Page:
Bay Area woman accidentally junks $200,000 Apple-1 computer

A previous Apple-1 which went up for auction.
A previous Apple-1 which went up for auction.
Photo: Auction Team Breker

Have you ever thrown away something you regretted later on? If so, you have something in common with the San Francisco Bay Area woman who recently junked a vintage Apple-1 computer — one of just 200 surviving machines created by Steve Jobs and the Woz way back in 1976.

Fortunately the ultra-rare desktop was recognized by a member of the recycling firm she left it at. They sold it to a private collector for $200,000, and now want to track down the unwitting donor to give her the 50 percent they say the company owes.

Read the first ever article written about Apple

Woz and Jobs in their early days at Apple.
Woz and Jobs in their early days at Apple.
Photo:

Apple’s not exactly hurting for press coverage these days. There was a time, though, when the company was desperate for any bit of publicity it could drum up. That time was February 1977, when The Apple Computer Company spoke to Kilobaud magazine for a multi-page feature article.

I don’t know whether my favorite bit of the resulting article is the crowing about 10 Apple computers selling in three weeks (the iPhone 6 and 6 Plus sold 10 million in their opening weekend) or Steve Jobs not yet mastering the art of selling by admitting the machine “is not for everybody,” but it makes for fun reading nonetheless.

Buy it now? Rare original Apple-1 shows up on eBay

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Yep, this could belong to you. Photo: eBay/auctioncause2

If you think an Apple Watch Edition is rare, you should try getting your hands on an Apple-1 computer.

Only 63 are known to exist, but you can nab one now — provided you cough up the necessary cash. A working Apple-1, owned by its original purchaser and his family for more than 36 years, has appeared on eBay and is currently carrying a bid of $20,600.

Working Apple-1 goes (kind of) cheap at auction

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apple-1-dec-2014-auction
Going, going, gone! Photo: Christie's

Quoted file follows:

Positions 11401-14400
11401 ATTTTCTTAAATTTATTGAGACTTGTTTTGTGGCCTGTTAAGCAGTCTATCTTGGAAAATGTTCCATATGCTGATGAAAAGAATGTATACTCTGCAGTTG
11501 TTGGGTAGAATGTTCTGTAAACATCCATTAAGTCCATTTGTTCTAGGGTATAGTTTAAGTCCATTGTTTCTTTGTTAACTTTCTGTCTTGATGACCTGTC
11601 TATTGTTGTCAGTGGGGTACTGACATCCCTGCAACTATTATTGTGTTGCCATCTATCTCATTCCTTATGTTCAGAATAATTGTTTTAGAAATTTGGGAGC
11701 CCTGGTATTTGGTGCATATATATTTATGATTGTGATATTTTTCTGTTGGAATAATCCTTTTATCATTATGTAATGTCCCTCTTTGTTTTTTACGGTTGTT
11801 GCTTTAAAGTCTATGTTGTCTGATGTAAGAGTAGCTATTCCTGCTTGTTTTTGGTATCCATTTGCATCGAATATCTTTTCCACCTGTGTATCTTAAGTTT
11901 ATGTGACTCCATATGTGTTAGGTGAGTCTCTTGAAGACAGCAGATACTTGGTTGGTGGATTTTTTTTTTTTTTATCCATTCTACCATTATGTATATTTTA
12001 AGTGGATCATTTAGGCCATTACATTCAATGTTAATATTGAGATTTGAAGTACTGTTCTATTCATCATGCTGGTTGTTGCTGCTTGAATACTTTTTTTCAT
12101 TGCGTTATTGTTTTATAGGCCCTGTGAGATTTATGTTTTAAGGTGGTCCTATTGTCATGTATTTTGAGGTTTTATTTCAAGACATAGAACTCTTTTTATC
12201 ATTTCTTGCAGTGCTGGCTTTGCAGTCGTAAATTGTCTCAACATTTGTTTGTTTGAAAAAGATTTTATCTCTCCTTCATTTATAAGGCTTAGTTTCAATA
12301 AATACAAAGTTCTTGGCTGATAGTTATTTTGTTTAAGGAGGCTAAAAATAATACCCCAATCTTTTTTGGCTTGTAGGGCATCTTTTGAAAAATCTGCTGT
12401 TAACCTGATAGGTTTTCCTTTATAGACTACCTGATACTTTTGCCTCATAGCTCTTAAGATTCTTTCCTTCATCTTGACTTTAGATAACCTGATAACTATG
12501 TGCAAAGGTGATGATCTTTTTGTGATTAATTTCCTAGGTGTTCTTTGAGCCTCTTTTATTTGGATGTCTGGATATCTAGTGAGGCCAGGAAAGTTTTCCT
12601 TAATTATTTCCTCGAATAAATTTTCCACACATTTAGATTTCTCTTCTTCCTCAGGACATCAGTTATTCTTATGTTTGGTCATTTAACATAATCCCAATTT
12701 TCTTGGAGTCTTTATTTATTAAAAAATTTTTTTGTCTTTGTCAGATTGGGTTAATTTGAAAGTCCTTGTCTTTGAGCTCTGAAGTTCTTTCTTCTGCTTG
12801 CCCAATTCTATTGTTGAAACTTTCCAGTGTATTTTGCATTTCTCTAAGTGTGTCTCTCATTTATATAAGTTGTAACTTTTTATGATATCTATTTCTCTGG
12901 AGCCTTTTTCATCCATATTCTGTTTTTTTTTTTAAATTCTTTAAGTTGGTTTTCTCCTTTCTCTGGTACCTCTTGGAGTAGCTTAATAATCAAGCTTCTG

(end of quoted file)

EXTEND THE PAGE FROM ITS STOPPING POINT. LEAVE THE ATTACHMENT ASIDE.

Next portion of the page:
A working Apple-1 computer has sold at a Christie’s auction for $365,000: more than 600x the $600 that was paid for it back in July 1976, when it was bought from Steve Jobs.

While the figure is certainly sizeable, however, it’s also a bit of a disappointment when you consider that just two months ago, a similar machine fetched an eye-watering $905,000, when it was acquired by the Henry Ford museum in Dearborn, Michigan, to be part of its ongoing collection. “It’s very rare to be able to collect the beginning of something, but the Apple-1 is exactly that,” Henry Ford curator Kristen Gallerneaux told Cult of Mac shortly after that auction had concluded.

Yesterday’s Christie’s auction in New York had expected the Apple-1 to sell for between $400,000 and $600,000, although there had been some speculation it could break the $1 million mark.

The Apple-1 came complete with a mounted cancelled check for his purchase, made out to Apple Computer by original owner Charles Ricketts.

Want to be the next Woz? How to build a working Apple 1 replica

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Build yourself an Apple 1! Photo: Cult of Mac
Build yourself an Apple 1! Photo: Cult of Mac

With working specimens of the original 1976 model routinely selling at auction for as much as $905,000, chances are, even the most die-hard Apple fans will never be able to own a vintage Apple 1 for themselves.

But don’t despair: If you have the know-how, you can build one yourself for a fraction of the cost.